A guide to Australia’s little penguins
Only slightly bigger than a bowling pin and weighing just under a kilo, it’s easy to see where little penguins (sometimes called fairy penguins or little blue penguins) get their name. Of the 18 penguin species around the world, little penguins are the smallest. They’re also the only species of penguin with blue and white feathers.
Little penguins are found along the coastlines of southern Australia and New Zealand, but Phillip Island is home to the largest colony – with an impressive 40,000 breeding penguins found on the Summerland Peninsula.
The history of Phillip Island penguins
Before Europeans settled in Australia, there were 10 little penguin colonies around Phillip Island. With the construction of roads, infrastructure, housing and land clearing of their natural habitat, as well as introduced predators like foxes, nine of these colonies disappeared over time.
The last remaining colony was on the Summerland Peninsula, where numbers of little penguins were also on the decline until 1985, when the Victorian Government initiated a 30-year scheme called the Penguin Protection Plan.
Since then, dedicated rangers of Phillip Island Nature Parks have worked at rehabilitating the area for the little penguins by placing wooden penguin boxes throughout the colony, introducing a fox eradication program, removing plant weed species and replanting with native vegetation that is ideal for little penguins.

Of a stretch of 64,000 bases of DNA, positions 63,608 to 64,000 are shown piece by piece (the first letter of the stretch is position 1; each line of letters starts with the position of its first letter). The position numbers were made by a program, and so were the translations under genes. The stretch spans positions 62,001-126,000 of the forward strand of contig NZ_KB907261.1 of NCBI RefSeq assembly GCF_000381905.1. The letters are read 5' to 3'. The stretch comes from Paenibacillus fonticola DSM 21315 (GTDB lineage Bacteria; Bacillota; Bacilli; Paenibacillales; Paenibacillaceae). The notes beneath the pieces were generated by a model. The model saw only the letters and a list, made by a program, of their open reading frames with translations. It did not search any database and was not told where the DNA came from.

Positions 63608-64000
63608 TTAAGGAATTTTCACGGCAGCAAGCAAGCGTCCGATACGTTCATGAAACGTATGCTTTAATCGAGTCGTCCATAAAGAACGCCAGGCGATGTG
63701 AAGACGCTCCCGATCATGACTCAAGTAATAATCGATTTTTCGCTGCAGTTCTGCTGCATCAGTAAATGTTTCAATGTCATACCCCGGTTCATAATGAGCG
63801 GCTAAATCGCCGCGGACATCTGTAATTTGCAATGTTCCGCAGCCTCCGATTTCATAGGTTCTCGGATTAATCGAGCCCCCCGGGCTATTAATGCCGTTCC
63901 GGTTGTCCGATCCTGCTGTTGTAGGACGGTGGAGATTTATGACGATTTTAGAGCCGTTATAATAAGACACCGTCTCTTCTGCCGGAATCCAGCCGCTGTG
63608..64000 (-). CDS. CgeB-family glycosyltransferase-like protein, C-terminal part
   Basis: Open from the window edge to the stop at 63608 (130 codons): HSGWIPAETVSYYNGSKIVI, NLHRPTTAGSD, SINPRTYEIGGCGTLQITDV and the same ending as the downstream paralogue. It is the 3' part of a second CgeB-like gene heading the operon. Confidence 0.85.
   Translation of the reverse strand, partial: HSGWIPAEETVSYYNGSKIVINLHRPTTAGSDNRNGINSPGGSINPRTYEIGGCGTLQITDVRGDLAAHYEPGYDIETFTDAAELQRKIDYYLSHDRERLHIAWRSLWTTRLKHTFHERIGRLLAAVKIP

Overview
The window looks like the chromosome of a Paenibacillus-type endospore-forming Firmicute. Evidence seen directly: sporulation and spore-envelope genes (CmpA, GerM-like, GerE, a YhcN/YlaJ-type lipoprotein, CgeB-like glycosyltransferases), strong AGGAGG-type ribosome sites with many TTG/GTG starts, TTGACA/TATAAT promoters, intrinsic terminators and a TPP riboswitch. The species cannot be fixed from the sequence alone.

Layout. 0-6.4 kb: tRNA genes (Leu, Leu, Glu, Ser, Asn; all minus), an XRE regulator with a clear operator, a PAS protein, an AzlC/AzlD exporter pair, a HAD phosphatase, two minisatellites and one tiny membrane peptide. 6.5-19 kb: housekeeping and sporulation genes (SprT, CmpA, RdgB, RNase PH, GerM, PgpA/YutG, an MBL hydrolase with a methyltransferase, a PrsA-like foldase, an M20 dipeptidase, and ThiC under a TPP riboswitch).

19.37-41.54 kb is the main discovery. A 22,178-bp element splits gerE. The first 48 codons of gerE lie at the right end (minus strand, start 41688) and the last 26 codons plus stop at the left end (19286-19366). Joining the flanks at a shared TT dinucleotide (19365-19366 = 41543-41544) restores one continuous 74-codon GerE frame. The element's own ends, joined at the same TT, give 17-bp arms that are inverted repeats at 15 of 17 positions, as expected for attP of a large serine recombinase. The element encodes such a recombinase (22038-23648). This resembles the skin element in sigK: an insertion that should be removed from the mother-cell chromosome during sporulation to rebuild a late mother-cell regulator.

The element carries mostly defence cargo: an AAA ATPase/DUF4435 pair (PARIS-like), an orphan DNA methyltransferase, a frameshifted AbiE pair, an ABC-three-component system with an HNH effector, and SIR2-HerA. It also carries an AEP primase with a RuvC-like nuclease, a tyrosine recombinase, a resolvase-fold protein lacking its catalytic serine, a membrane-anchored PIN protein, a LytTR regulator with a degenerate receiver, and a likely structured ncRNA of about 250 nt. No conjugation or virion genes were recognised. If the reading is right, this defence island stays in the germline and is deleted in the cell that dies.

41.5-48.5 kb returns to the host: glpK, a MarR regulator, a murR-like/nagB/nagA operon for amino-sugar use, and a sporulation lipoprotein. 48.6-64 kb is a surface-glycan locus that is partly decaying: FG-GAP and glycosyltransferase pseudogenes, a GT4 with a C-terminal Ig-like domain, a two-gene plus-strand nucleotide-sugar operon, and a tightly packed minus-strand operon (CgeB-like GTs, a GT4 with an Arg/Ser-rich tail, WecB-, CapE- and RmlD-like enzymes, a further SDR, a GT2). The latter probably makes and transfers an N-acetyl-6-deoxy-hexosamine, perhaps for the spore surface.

Today, Phillip Island Nature Parks protects and manages approximately 20% of Phillip Island, including the Summerland Peninsula. The money raised through tourism goes towards helping to protect a variety of flora and fauna, including little penguins, through environmental management, education, operations and research.
By discovering all we can about little penguins, we not only help people learn about these fascinating animals, but also work to protect them on land and in the ocean.
Life as a little penguin
Little penguins are seabirds that don’t fly, which means they breed on land but forage for food at sea. They have wings that are excellent for using as flippers when swimming and deep diving in the ocean.
Around Phillip Island, adult little penguins can spend over four weeks out at sea fishing in the Bass Strait and Port Phillip Bay. They eat young barracouta, anchovies, red cod, warehou and pilchards, as well as interesting things like squid and even sea jellies. In fact, penguins can eat about 25% of their body weight (approximately 250g) in a day!
Little penguins spend approximately 80% of their lives in the ocean, only coming to shore to maintain their burrows, breed and raise young, as well as moult their old feathers.
Before coming to land, they gather offshore in groups called ‘rafts’. They wait for dusk before crossing the beach, to hide from predators such as birds of prey like pacific gulls and sea eagles. They waddle across the shore in groups and follow familiar tracks back to their burrow. Along the way, they look for landmarks or listen to a partner calling to help them find their way home.
Little penguin breeding colonies
The little penguin is the only species of penguin in Australia that breeds on our local shores.